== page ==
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Byron Shire
October 1, 2023

Towards the future

Latest News

Feros responds to Expression of Interest announcement

The announcement earlier today that the Minister for Crown Lands, Steve Kamper, started the Expressions of Interest (EOI) process for Feros Village Byron Bay has drawn a response from the Feros Care board that still sees the facility in terms of a 'closure'. 

Other News

School holidays: farmers’ market fun

It’s an image still with me, the little boy dancing in front of the stage, face split into a smile of pure joy, orange balloon floating from his fingers, his father bopping alongside.

Cruel Sea return gig supports Wildlife Hospital, October 21

For their first gig in ten years, The Cruel Sea will headline a fundraising event for Wild Aid 2023, in association with Byron Bay Wildlife Hospital and Bluesfest.

Feros responds to Expression of Interest announcement

The announcement earlier today that the Minister for Crown Lands, Steve Kamper, started the Expressions of Interest (EOI) process for Feros Village Byron Bay has drawn a response from the Feros Care board that still sees the facility in terms of a 'closure'. 

Disaster management needs different approach, says NRCF

Disaster funding must favour social capital and community building, rather than just ‘mopping up’, the head of the philanthropic organisation, Northern Rivers Community Foundation, says.

What is the future for Lismore Regional Gallery and Museum? Have your say

The Lismore Regional Gallery and the Lismore Museum (Richmond River Historical Society) want to hear from you. If you...

Byron homeless hub forced to cut vital services

Byron’s only homeless hub says it has to reduce services owing to an increase in demand and a lack of government funding.

On 24 August Byron Council will be discussing the rail trail. Will they look to the future or wallow in the past?

In 2004 the Casino to Murwillumbah railway was closed. Several studies showed that the route was no longer relevant to the modern demographic spread and that maintaining a railway designed and built in 1898 was exorbitant.

Today, state and federal governments have begun to invest in this community asset, spending nearly $20 million to open both ends of a disused railway to walkers and cyclists. The community has responded and taken to this trail way beyond expectations.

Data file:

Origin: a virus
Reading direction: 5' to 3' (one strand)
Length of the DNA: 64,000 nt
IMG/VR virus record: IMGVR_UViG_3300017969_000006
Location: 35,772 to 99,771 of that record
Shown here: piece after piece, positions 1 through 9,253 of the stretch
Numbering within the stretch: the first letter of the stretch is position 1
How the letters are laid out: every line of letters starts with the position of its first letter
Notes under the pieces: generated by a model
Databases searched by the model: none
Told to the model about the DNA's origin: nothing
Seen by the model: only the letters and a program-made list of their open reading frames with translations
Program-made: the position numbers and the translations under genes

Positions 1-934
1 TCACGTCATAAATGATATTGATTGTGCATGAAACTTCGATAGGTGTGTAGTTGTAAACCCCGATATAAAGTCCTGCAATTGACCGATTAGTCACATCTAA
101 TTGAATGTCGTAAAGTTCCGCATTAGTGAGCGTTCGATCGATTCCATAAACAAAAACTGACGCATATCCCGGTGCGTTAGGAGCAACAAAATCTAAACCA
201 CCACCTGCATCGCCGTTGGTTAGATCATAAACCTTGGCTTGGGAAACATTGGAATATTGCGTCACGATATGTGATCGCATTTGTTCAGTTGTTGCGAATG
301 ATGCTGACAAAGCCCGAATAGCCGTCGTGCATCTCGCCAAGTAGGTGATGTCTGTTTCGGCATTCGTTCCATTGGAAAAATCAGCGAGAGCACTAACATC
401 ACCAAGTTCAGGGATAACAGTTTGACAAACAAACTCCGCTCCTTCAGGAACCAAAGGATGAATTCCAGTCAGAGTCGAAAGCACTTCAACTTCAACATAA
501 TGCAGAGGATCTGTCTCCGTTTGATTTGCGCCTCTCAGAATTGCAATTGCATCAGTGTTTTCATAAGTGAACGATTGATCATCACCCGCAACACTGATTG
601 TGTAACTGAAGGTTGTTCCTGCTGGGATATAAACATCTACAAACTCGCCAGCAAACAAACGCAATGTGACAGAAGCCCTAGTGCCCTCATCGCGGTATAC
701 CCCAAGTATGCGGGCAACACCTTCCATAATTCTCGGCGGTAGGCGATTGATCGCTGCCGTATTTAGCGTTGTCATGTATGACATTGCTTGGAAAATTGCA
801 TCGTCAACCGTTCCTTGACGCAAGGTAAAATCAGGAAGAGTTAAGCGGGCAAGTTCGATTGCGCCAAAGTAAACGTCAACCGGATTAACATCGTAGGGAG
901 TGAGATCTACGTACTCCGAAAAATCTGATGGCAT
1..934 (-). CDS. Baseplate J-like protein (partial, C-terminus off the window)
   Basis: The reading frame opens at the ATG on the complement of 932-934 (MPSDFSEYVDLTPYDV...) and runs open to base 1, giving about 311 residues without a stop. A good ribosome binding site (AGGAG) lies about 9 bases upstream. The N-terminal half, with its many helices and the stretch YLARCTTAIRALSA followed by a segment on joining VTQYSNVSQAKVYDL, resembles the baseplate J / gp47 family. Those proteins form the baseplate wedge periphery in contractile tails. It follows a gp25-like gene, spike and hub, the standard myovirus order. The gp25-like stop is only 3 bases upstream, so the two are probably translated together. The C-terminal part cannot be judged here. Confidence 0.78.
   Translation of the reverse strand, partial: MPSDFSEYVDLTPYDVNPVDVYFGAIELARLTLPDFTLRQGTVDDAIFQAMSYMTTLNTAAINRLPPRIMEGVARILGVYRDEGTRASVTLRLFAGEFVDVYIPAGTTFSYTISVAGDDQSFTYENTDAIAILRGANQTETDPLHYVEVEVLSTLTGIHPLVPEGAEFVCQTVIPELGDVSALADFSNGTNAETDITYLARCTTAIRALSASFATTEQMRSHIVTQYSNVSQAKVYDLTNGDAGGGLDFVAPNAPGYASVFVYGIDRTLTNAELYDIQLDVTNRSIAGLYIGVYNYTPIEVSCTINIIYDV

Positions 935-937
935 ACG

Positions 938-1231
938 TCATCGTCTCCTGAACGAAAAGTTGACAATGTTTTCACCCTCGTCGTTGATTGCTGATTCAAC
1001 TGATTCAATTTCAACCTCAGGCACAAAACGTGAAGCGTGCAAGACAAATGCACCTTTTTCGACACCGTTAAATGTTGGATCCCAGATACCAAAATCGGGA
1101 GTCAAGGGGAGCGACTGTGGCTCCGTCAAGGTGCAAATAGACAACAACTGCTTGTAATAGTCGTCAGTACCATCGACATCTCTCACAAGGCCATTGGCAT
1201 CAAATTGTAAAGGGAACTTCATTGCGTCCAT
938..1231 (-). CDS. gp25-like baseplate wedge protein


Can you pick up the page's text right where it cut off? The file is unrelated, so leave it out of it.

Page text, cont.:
A projection of 27,000 visitors in the first year was smashed in the first four months, exceeding 70,000 (potentially 210,000 in 12 months!).

As a result, the state government has committed $480,000 to an engineering and business study from Lismore to Crabbes Creek, obviously they are intending to complete this magnificent project from Casino through Byron to Murwillumbah. 

A private endeavour has opened a three-kilometre stretch from Elements of Byron to town for their diesel/electric train, but when asked whether they would extend this to Mullumbimby stated ‘not without external funding’. 

In nearly 20 years, after numerous studies, no government, corporation nor individual has offered funding to return the train.

The trail for pedestrians and cyclists is much cheaper to build as there are places where bridges have been bypassed and the surface is a basic road base. Maintenance will be covered by selling licences to businesses and long-term leases such as electricity easements.

Trains will require all bridges to be repaired to carry the tonnage involved, even ‘light’ rail! ‘Light trains’, actually refers to passenger use and the limited number of carriages, they still weigh 34 tonnes. They are used in urban areas amongst cars and pedestrians because they don’t travel quickly, passengers are light, and they can be stopped very quickly. All stations would need to be rebuilt; track ballasted; new sleepers, possibly rails, and rolling stock purchased; plus costs incurred for ongoing employment of railway staff and track maintenance crews.